Inhaled drug shows promise in coronavirus treatment: study

A small study finds potential hope in the treatment of COVID 19.

Hospitalized COVID-19 patients who received an inhaled form of interferon beta, a medicine often used in its injected form to treat diseases like multiple sclerosis, had a 79 percent lower risk of developing more debilitating symptoms that could lead to ventilation or death, according to study results announced Monday by the British company Synairgen.

Patients who received the drug, known as SNG001, were also twice as likely to recover compared to those receiving a placebo.

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“We are all delighted with the trial results.” Marsden says the results “showed that SNG001 greatly reduced the number of hospitalized COVID-19 patients who progressed from ‘requiring oxygen’ to ‘requiring ventilation,'” the company’s CEO Richard Marsden said in a press release.

The double blind placebo controlled study, which has not been published in a peer-reviewed journal, also found patients who received the inhaled drug were twice as likely to return to regular daily activities without limitation and their average hospital stay was cut from 9 days to 6 days. The release also states patients had fewer complaints of breathlessness, a common symptom in those suffering from COVID-19. The study included 101 patients.

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One of the trial investigators, Tom Wilkinson, professor of respiratory medicine at the University of Southampton, explained that interferon-beta “has huge potential as an inhaled drug to be able to restore  the lung’s immune response, enhancing protection, accelerating recovery and countering the impact of SARS-CoV-2 virus.”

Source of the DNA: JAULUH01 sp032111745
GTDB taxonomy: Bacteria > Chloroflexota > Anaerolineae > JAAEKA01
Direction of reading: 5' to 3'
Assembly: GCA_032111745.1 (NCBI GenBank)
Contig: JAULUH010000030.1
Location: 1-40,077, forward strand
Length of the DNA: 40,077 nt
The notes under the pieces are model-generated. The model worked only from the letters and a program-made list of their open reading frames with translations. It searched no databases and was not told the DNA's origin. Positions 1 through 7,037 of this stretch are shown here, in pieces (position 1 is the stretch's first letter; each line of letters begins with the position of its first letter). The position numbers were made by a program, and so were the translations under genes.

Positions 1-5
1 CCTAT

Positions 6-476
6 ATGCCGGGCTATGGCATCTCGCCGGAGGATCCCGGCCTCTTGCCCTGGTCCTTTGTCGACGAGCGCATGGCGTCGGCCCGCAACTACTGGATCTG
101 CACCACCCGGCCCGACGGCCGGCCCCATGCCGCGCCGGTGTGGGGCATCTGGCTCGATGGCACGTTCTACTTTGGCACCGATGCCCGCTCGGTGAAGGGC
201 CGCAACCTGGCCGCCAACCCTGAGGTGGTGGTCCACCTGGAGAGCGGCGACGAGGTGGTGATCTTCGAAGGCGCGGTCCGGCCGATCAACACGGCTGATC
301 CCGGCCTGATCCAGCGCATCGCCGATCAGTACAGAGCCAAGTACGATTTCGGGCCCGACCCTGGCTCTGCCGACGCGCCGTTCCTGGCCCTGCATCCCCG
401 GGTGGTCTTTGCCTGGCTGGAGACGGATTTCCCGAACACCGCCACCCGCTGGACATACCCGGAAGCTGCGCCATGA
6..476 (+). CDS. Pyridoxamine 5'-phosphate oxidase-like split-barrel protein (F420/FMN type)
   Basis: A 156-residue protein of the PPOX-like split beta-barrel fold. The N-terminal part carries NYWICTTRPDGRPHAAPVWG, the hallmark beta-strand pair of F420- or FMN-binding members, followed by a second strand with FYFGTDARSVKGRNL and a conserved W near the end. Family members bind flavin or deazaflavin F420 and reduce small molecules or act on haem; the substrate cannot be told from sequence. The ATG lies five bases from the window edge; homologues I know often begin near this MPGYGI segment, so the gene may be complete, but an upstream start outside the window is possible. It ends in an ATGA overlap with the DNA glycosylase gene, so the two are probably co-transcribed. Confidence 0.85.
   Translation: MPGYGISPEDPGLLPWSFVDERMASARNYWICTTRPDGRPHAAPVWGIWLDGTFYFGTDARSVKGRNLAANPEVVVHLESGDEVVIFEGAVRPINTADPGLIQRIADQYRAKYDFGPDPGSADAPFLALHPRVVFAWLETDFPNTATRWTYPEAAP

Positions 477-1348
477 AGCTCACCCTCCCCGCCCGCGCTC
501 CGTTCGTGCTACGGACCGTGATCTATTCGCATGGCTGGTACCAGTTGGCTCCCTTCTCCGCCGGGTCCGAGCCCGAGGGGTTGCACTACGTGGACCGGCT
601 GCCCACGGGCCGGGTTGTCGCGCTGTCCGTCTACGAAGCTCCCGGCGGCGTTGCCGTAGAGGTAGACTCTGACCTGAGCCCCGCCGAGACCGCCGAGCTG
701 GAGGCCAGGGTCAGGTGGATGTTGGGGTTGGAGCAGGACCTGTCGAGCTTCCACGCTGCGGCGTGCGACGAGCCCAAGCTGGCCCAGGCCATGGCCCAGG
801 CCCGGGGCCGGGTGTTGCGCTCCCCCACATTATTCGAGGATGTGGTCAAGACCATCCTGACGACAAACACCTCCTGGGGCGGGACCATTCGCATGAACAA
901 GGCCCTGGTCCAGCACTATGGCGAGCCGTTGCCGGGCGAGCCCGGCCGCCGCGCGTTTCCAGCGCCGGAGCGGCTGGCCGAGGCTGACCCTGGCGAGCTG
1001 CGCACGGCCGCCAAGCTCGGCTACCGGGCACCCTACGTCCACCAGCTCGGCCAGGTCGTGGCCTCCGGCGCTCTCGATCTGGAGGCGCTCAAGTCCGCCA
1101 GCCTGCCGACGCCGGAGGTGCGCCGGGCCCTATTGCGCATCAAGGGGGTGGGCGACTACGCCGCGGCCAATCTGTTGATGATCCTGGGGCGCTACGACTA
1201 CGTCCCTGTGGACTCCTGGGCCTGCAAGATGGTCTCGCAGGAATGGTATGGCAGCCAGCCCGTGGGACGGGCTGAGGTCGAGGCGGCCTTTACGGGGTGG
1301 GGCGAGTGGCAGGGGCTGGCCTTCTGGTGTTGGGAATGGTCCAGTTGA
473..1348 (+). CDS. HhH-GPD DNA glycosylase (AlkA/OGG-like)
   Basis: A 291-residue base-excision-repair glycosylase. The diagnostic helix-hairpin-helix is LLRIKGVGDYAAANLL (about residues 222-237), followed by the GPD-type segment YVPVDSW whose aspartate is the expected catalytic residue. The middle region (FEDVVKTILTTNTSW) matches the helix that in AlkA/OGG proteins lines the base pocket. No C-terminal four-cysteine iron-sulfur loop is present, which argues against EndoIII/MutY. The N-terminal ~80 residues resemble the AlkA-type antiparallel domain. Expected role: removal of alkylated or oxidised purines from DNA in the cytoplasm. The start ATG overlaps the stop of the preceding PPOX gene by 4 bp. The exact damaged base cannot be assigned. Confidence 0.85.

Study investigators say SARS-COV-2 attacks the lung’s initial ability to fight off a virus. One of Synairgen’s Co-Founders, Stephen Holgate, a  Medical Research Council Clinical Professor of Immunopharmacology at the University of Southampton says in the release “our inhaled treatment of giving high local concentrations of interferon beta, a  naturally occurring antiviral protein, restores the lung’s ability to neutralize the virus, or any mutation of the virus or co-infection with another respiratory virus such as influenza or RSV, as could be encountered in the winter if there is a resurgence of COVID-19.”

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“This assessment of SNG001 in COVID-19 patients could signal a major breakthrough in the treatment of hospitalized COVID-19 patients. Our efforts are now focused on working with the regulators and other key groups to progress this potential COVID-19 treatment as rapidly as possible,” Marsden said.

As of Tuesday afternoon, there were more than 3.8 million infections and at least 141,426 deaths from COVID-19 in the United States.